For all of their faults, today’s Republicans, including the Tea Party and its firebrands like Cruz, are willing to articulate conservative principles in a way that can energize the party. If the GOP is ever to win back the White House it’s going to be under the leadership of someone who can tap into that enthusiasm, not a latter-day Eisenhower Republican. The party has already tried that course and failed several times. As much as we should venerate Dole as an elder statesman and war hero, the GOP needs to use his career as an example of what not to do more than anything else.

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Yes, Liberals Run the Government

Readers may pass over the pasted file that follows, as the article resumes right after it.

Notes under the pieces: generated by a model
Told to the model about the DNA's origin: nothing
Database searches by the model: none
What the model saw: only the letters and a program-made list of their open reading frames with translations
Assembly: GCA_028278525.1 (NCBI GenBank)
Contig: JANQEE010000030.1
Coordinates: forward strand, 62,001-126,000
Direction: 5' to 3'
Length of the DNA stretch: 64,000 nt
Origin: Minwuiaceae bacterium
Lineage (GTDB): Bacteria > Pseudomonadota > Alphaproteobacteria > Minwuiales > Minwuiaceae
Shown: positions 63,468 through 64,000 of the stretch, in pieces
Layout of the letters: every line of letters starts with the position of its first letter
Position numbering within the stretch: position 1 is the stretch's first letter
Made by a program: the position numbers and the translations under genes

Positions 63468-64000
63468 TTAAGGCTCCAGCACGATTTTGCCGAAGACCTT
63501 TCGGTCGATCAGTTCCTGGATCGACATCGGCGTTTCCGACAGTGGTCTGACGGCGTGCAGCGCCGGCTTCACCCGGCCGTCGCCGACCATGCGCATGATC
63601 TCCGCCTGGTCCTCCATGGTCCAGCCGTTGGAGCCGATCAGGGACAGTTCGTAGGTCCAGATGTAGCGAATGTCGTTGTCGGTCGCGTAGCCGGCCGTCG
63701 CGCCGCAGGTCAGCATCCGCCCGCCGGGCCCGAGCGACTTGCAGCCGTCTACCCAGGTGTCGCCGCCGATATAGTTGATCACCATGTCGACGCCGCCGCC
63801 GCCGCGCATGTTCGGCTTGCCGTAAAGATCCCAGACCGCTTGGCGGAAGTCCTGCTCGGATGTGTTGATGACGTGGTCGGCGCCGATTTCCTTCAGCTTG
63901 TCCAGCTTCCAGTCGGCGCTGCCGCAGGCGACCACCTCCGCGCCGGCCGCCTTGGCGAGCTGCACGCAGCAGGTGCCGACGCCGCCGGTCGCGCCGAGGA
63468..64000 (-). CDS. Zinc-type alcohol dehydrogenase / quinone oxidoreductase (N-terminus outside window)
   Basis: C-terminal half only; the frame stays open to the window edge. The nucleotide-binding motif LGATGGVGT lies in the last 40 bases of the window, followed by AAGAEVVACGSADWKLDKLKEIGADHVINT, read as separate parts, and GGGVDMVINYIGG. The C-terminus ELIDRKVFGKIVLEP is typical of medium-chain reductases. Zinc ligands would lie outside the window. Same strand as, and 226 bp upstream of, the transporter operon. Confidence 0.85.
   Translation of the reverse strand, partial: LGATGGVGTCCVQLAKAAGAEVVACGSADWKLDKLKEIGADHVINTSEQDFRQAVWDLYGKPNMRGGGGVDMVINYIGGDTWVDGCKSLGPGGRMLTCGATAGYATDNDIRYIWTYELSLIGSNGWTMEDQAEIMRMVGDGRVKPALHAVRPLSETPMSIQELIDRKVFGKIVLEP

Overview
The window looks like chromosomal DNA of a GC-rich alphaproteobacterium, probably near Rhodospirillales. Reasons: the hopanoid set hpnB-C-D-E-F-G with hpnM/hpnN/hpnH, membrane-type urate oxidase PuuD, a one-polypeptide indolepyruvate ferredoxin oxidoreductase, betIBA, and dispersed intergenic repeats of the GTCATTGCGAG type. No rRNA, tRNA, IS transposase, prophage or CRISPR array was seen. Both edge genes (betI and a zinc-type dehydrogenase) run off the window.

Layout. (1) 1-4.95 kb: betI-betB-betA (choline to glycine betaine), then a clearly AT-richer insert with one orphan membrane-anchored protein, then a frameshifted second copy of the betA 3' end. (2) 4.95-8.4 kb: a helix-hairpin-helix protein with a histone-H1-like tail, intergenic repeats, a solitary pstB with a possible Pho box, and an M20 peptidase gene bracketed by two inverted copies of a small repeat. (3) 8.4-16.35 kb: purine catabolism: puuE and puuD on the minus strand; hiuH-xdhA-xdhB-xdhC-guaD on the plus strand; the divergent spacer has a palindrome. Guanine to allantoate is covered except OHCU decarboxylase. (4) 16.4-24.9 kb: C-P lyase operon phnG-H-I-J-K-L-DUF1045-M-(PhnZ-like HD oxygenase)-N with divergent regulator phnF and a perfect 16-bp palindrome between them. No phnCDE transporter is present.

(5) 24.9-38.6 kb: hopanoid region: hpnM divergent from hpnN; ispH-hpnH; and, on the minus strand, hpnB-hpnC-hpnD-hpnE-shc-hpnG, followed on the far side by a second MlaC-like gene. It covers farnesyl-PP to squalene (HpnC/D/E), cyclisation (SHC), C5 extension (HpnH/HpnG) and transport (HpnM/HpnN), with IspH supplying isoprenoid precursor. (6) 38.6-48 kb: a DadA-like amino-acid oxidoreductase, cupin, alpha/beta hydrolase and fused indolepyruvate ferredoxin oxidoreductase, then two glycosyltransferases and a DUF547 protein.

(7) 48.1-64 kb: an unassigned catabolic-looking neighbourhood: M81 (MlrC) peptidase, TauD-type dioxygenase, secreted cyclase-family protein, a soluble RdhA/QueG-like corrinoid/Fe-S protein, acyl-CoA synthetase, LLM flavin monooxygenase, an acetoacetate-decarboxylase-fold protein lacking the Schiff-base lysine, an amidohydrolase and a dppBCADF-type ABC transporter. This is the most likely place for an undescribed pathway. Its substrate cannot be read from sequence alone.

Over the weekend, some in the mainstream press began the job of trying to resurrect the original story put out by the IRS that the targeting of conservative groups for scrutiny was the act of isolated rogue employees. The massive story attempting to unravel the confusing story of the targeting published in the New York Times yesterday not only seemed to get us back to thinking the affair was simply the product of people at the Cincinnati regional office who were “alienated” from the agency’s broader culture. It also portrayed the agents who perpetrated what almost everyone on both sides of the aisle thinks is an outrage as an underfunded, overworked band of “low-level” hard working people coping with an impossible task made necessary by conservatives trying to evade the tax laws.